LAST week, I discussed changes that have been made to business subjects (Commerce and Principles of Accounts) in terms of examinations paper-structure and changes in the syllabi.
I discussed that the changes have been minimal for both subjects. This week I am exploring the changes that have been made to language subjects. Just to cement on what I have been discussing, the current curriculum was implemented in 2013.
The change has come with the changes in the lay out of the examination papers.
Currently, the Zambian curriculum has four major subject languages as taught in Zambian schools; these are English Language, French, and Literature in English and Zambian language. Zambian languages are derived from Zambia’s seven major local languages.
It should be echoed that the changes that I have been discussing affect only internal candidates, for General Certificate of Education (GCE) students; they are not affected as they are still sitting for examinations under the old curriculum and format of examination papers.
I have said so, because every time I discuss changes in examinationpapers’ lay out, I receive calls especially from GCE candidates enquiring if at all they are affected as well.
Additionally, teachers have been expressing ignorance on some of the changes. Others have said they are reading them from this column. This entails that concerned stakeholders are yet to do a decent job.
On the other hand concerned subjects associations are to blame too for this delay in communication which may even affect the performance of current Grade 12s especially in subjects that have experienced complete changes. It can be so because a teacher is the implementer of any changes that have occurred.
Language Teachers Association of Zambia (LATAZ) held their National conference at Mongu College of Education in Mongu.
As the case with other subject associations various issues were tabled for discussion such as finding ways on how to improve learners’ performance in language subjects, measures that can enhance teaching and learning, changes in the curriculum and examination paper structure.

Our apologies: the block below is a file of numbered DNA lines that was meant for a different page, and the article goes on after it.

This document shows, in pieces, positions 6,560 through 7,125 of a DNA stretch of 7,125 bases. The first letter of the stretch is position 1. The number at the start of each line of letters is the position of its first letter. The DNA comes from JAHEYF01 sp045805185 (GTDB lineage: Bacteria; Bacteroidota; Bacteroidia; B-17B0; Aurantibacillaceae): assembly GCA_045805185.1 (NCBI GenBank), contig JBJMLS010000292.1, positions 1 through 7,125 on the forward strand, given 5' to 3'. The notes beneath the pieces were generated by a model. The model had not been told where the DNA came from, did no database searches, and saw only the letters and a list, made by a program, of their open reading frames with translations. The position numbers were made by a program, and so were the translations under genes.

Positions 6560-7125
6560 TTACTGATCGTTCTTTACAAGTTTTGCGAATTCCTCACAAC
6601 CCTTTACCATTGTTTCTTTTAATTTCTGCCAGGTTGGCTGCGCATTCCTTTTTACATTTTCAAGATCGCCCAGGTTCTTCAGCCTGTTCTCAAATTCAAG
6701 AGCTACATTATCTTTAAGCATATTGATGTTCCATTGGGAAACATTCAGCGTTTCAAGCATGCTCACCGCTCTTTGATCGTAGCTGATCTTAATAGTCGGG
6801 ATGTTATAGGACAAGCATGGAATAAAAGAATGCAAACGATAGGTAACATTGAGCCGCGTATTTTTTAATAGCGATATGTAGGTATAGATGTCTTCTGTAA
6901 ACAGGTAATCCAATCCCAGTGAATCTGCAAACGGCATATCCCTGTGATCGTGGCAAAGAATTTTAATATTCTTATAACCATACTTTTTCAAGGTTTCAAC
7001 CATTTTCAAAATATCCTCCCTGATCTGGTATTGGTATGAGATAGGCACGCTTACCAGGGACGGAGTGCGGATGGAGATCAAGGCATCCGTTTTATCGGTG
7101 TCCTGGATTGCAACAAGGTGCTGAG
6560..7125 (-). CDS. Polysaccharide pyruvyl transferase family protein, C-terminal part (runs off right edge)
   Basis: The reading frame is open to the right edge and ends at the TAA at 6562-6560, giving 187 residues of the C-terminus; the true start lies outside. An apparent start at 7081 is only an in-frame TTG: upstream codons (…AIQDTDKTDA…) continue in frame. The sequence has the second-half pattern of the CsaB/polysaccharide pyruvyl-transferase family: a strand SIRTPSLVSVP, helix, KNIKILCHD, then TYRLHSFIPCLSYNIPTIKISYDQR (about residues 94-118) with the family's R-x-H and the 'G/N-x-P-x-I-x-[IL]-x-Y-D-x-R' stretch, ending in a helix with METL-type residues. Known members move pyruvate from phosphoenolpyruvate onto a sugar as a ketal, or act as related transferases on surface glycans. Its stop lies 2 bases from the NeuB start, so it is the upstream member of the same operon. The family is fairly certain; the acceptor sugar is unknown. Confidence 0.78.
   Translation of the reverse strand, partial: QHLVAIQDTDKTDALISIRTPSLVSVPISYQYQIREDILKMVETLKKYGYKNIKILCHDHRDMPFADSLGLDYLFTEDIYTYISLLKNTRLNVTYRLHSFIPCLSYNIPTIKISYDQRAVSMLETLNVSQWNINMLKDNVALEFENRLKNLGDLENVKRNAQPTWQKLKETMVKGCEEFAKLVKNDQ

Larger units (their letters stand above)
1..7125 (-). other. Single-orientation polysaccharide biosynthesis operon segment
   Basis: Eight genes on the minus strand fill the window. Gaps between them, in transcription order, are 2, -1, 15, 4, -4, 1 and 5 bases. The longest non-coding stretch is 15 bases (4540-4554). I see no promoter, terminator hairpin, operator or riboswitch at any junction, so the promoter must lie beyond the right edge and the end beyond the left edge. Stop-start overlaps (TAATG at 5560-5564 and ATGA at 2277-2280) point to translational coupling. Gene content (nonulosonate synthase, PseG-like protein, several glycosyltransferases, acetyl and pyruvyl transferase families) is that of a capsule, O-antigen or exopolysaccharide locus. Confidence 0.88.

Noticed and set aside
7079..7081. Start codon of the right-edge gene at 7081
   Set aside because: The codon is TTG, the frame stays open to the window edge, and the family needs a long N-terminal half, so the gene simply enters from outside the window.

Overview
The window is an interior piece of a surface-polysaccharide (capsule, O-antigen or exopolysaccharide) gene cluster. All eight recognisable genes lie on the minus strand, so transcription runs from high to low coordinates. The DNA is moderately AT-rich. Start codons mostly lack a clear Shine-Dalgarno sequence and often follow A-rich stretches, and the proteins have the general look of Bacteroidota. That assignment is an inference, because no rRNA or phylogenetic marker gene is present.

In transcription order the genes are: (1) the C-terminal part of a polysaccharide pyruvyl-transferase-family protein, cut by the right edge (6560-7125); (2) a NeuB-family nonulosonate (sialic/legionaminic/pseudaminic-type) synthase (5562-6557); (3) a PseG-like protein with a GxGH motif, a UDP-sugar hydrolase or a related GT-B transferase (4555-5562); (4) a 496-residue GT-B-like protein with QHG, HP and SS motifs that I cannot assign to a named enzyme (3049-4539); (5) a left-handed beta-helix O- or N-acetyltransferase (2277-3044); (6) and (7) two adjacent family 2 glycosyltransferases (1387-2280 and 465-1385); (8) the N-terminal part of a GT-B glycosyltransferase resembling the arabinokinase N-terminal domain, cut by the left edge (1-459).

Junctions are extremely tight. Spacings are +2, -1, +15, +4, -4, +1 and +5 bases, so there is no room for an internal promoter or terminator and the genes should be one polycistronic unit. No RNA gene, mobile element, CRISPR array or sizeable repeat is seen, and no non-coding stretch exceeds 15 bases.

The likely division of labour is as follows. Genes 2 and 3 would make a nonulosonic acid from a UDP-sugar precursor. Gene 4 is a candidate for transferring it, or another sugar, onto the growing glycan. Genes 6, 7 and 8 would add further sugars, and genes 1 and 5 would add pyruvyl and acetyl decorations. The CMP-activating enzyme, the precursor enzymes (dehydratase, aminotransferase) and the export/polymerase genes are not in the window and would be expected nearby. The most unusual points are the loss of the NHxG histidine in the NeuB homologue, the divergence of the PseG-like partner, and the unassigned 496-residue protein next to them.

English 1112/1 has experienced less changes in the examination lay out. Traditionally English Paper 1 has been known as the composition paper, where candidates have been attempting two questions; one from section A, and a compulsory one from section B. The paper will be written under a duration of 1 hour 45 minutes.
The Paper still has in two sections; Section A and B.
Section A has 5 questions which are derived from four major categories of composition Argumentative, Narrative, Discursive and Descriptive.
While Section B has a compulsory composition question. The question from section B is derived from a variety of topics such as Articles, Speech, Report, letter of recommendation and so on.
Candidates will still be required to attempt two questions; one from each section. Section A, has five questions though one of the questions has an option component (Either…OR), this makes six questions in total. However, candidates are required to pick only one question. While Section B has a compulsory question which all candidates will be required to attempt.
The paper has a total marks of 40 marks. Candidates are expected to follow rules of grammar when attempting the questions, these include your punctuations, ability to construct sentences, run-on sentences, paragraphing, cutting of words, short forms or the popular short message service (SMS) as often done on mobile phones, abbreviations such as UNZA instead of the University of Zambia, mother tongue influence or direct interpretation, wrong words for example instead of writing I am one writes Am, short words such as Don’t instead of Do not. The above can affect your performance in the English Paper.
Besides, they are supposed to pay attention to the instructions especially on the number of words needed in a composition, in both sections candidates should write their compositions by paying attention to the number of words (250 to 350). If a candidate writes below 250 or exceeds 350 words, this may result in losing some marks.
English 1122/2 has experienced some changes in the structure of the examination paper. Previously, the paper had three questions, the first question was about Summary, the second one on Reading comprehension while the third one was based on Transformation and Structure questions. The paper had 60 marks, 20 marks per question.
Under the revised paper structure, the major change is in the order of the questions in a paper. The first question will be the structure question, divided into two sections. Section 1 will have lexis questions while Section 2 will have transformational questions, traditionally known as Re-writes. The second question will be based on Reading comprehension while the last question will be based on Summary.
English paper 2 should be written under a duration of 2 hours. Candidates will be required to attempt all three questions (Structure, Comprehension and Summary).
Look out for next week’s article as I discuss changes made in French language paper. Comments:
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